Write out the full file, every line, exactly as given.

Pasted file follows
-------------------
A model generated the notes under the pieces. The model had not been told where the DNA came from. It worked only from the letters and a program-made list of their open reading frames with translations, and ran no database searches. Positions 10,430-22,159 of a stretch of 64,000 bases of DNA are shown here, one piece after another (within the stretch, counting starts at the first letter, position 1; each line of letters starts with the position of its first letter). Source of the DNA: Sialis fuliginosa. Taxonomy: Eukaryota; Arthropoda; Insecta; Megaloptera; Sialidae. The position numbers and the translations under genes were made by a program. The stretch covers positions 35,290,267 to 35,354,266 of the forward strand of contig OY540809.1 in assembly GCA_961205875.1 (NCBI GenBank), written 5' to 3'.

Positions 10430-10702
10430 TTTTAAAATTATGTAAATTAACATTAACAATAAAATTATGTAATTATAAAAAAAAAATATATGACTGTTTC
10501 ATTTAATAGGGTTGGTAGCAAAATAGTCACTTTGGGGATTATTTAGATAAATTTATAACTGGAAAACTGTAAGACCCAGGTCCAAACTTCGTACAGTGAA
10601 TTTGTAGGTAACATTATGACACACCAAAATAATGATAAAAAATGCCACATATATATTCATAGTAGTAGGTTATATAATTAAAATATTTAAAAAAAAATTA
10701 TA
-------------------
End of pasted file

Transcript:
A model generated the notes under the pieces. The model had not been told where the DNA came from. It worked only from the letters and a program-made list of their open reading frames with translations, and ran no database searches. Positions 10,430-22,159 of a stretch of 64,000 bases of DNA are shown here, one piece after another (within the stretch, counting starts at the first letter, position 1; each line of letters starts with the position of its first letter). Source of the DNA: Sialis fuliginosa. Taxonomy: Eukaryota; Arthropoda; Insecta; Megaloptera; Sialidae. The position numbers and the translations under genes were made by a program. The stretch covers positions 35,290,267 to 35,354,266 of the forward strand of contig OY540809.1 in assembly GCA_961205875.1 (NCBI GenBank), written 5' to 3'.

Positions 10430-10702
10430 TTTTAAAATTATGTAAATTAACATTAACAATAAAATTATGTAATTATAAAAAAAAAATATATGACTGTTTC
10501 ATTTAATAGGGTTGGTAGCAAAATAGTCACTTTGGGGATTATTTAGATAAATTTATAACTGGAAAACTGTAAGACCCAGGTCCAAACTTCGTACAGTGAA
10601 TTTGTAGGTAACATTATGACACACCAAAATAATGATAAAAAATGCCACATATATATTCATAGTAGTAGGTTATATAATTAAAATATTTAAAAAAAAATTA
10701 TA